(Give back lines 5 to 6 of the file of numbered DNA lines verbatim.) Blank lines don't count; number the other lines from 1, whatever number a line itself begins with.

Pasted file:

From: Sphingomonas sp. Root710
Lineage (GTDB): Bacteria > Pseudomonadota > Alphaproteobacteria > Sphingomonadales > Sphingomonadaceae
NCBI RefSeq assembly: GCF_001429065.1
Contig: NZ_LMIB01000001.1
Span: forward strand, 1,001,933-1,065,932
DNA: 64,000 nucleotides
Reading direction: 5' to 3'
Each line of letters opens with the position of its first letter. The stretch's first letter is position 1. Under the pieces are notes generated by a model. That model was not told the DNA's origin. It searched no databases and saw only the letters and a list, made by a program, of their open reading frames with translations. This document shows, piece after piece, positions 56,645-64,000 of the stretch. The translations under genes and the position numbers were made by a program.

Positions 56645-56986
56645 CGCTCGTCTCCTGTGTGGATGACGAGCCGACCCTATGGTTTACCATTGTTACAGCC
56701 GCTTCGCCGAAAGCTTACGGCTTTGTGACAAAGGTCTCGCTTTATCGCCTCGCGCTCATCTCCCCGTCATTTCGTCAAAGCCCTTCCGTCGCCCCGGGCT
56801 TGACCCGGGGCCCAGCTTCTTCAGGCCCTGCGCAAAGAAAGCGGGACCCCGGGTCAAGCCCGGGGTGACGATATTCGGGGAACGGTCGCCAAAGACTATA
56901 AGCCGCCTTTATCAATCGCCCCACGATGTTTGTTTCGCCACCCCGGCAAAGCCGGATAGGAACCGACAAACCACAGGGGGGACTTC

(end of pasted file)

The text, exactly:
Span: forward strand, 1,001,933-1,065,932
DNA: 64,000 nucleotides